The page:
As an IB school, Obama has a reputation for being a grueling experience for upperclassmen- long nights, piles of papers, and projects upon projects. While the rigor of IB might appear to make it difficult for students to pursue extracurricular interests, many find the time to do so in fields as diverse as robotics and rapping. One of those students is Junior Zaire Giles, pseudonymously known as “DeZaire”. On Friday night Giles released Medusa, a five-song EP featuring the tracks “What I Don’t Understand (prod. Winston),” “Medusa,” “Animated,” “5 ft 3 (prod. TREETIME),” and “Get Down (prod. Big Cashew).” The EP (his first) is inspired by everyone from Giles’ own mother to Eminem. Here’s a quick overview.
Editor’s Note: We have decided not to include audio of the tracks in this article due to concerns over appropriateness of their language and content for all audiences who might read articles on the Eagle Online. If you are interested in listening to the songs before, during, or after reading this article, here are the links.
5 ft 3
What I Don’t Understand
The EP’s title track, Giles describes this as the one he’s proudest of, saying that, “It’s my longest track and I produced the beat, wrote the lyrics, and mixed it all on my own. Really satisfied with the final piece.” “Medusa” has an underlying electronic beat and features a new element in Giles’ music- singing. This is the first song in which he’s incorporated his own voice singing, and Giles explained his motivations as, “I feel that it is important to have multiple skills if you are going to be a great artist. Truthfully my singing is not the best but that’s not stopping me, I’ll improve. Not only that but it adds so much more to my songs especially the choruses.” The choruses are thematically centered about the mythological figure Medusa, whose famous snake-hair ties in with allusions to cobras, pythons, and Nachash (the snake in the Garden of Eden) throughout the song. The choruses are also part of the reason for the song’s length; at 5:08, it really is Giles’ longest track. In creating the song, Giles focused on making something “repenting against bad breakups” that was also “cool and catchy;” Childish Gambino and Juice WRLD were important inspirations.
Fittingly, given its title, this track is riddled with references to Japanese culture, cartoon television, and various movies. It serves as a window into the changing sound of Giles’ music since his last solo track, 2018’s “Lyrical Leprechaun”. In “Animated” Giles’ flow has a clearer cadence and his lyrics are better enunciated. There’s a practiced familiarity with the beat that creates a more cohesive final product and a better-developed sense of how to mix sounds; as an artist, Giles is clearly developing. “Animated” was actually the first song Giles released. He says, “I decided to remake it with the skills that I have now improved upon across the few years I’ve been rapping. The gist of the song is basically a cool way of expressing my flexibility to things and how adaptable I am willing to be to become successful (all while using metaphors based around cartoons and animations).”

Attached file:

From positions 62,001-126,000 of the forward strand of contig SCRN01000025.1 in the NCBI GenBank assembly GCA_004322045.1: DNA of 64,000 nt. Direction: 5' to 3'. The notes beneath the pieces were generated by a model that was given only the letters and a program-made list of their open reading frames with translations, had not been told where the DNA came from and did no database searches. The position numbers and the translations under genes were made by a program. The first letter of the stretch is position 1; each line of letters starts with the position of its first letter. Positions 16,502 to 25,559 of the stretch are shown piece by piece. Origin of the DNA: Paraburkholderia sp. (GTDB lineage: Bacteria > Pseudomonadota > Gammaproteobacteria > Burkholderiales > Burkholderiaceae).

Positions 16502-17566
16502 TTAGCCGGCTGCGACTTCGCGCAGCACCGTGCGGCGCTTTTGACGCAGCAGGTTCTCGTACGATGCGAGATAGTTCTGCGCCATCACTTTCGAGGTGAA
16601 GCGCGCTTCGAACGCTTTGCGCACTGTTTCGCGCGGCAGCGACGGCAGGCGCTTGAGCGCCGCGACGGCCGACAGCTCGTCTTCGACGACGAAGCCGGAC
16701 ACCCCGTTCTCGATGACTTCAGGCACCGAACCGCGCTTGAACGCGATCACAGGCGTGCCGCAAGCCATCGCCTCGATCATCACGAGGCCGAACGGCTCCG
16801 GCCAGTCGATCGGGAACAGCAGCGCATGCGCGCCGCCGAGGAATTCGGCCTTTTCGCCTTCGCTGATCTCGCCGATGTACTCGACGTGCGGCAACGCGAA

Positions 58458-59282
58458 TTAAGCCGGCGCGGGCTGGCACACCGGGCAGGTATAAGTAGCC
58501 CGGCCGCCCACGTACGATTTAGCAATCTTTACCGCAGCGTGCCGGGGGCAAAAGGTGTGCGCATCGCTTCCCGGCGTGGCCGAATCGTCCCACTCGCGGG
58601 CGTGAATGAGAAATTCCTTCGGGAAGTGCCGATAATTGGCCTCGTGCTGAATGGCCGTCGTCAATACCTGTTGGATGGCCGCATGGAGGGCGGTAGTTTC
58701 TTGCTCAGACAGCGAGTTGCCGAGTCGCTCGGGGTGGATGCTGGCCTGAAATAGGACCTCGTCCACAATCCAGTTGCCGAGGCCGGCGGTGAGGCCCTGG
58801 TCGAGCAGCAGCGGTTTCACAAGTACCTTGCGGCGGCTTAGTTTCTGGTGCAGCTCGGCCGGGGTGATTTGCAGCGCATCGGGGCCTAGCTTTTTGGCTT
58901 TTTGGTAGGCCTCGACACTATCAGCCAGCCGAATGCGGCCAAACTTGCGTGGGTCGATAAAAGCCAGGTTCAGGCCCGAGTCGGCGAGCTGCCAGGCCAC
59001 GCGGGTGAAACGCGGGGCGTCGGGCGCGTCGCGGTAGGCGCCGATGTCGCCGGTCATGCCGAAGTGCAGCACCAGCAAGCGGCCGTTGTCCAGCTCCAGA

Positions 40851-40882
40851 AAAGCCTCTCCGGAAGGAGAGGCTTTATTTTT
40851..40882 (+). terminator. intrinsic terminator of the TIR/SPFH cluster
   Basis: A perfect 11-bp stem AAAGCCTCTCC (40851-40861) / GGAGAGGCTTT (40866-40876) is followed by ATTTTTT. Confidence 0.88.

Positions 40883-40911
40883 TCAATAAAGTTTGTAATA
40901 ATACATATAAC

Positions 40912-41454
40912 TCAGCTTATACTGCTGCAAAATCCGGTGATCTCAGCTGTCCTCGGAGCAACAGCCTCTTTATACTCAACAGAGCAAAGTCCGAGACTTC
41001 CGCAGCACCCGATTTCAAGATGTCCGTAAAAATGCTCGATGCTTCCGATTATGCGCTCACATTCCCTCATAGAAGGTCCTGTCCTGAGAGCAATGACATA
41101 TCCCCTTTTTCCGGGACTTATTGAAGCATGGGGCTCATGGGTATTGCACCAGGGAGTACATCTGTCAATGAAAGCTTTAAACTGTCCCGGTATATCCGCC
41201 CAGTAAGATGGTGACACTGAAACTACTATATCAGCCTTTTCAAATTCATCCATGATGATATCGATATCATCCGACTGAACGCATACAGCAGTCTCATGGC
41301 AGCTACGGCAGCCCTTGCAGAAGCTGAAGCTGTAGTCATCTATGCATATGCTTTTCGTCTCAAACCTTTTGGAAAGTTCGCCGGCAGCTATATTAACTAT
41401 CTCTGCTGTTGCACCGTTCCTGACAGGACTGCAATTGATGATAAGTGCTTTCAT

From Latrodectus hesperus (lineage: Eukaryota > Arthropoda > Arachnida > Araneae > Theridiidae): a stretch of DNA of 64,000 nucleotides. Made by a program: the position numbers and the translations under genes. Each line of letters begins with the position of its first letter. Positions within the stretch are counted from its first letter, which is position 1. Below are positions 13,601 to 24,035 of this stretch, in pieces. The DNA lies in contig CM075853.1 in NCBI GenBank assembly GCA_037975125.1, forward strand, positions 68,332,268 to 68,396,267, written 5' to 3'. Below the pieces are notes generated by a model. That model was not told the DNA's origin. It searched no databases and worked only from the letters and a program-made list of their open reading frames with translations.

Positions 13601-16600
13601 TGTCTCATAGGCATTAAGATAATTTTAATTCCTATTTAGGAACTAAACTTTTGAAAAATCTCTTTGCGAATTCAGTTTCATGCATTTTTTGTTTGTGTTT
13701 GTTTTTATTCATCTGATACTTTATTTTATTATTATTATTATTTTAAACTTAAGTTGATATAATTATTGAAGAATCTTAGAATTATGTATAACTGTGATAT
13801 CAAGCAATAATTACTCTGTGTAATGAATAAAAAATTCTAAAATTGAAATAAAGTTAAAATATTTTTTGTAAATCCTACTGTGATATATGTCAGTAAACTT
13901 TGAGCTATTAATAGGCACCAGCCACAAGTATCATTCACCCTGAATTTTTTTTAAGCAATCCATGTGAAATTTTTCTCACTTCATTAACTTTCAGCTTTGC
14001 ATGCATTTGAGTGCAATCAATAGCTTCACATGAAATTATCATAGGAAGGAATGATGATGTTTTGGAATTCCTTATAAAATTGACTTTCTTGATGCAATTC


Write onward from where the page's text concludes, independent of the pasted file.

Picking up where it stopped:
5 ft 3
In this track, Giles relies on a beat from TREETIME, a YouTube-based creator. He continues to experiment with singing in the chorus, creating refrains based on having “five million three thousand” things to do and “five foot three” (the latter being non-singing). Like “Animated,” “5 ft 3” is less strongly felt than “Medusa,” but his manipulation of pitches in the track provides possible avenues for Giles to explore in the future. Giles explains that this song came out of being self-conscious of his height and wanting “to make a song to instead celebrate [his] height and body and create a song that proves [he’s] comfortable in my own skin.”
What I Don’t Understand
From the start, “What I don’t Understand” has a different feel from either of the two previous songs. Produced by Winston Bell, a Pittsburgh Online Academy student, the track’s beat is more percussive and Giles takes a more serious tone. He addresses both negative aspects of rap culture and his own path through the song, creating an interesting juxtaposition with other tracks on the EP. In Giles’ own words, “‘What I Don’t Understand’ is a track in which I am speaking on the terrible rappers in the rap game that don’t have much lyrical skill, and basically ‘ragging’ on them throughout the whole song.”
The final track on Medusa, “Get Down” was produced by Obama Academy student Kingston Cox, also known as “Big Cashew”. Unlike other tracks on the EP, “Get Down” does not include any singing; the focus is clearly more on rapid rapping and the mixing of the sound effects produced by Cox within the beat with Giles’ lyrics. Giles said he, “definitely appreciated working with Big Cashew. He delivered with the hard-knocking beat and I would 100% work with him again.” Cox reciprocated, saying in a message that, “producing the track ‘Get Down’ was a fun experience and I’m very proud of the final product.” Giles intended this song to have an “upbeat dance vibe.”
Pulling together this EP was not easy, even for a relatively experienced young rapper like Giles (who has released several singles). Medusa is his first original upload in eight months, showing how much time and effort Giles put into creating the final product. On his part, Giles says he hopes “everyone enjoys the listen” to Medusa, a showcase of the talent and passion Obama students pour into their work in and out of the classroom.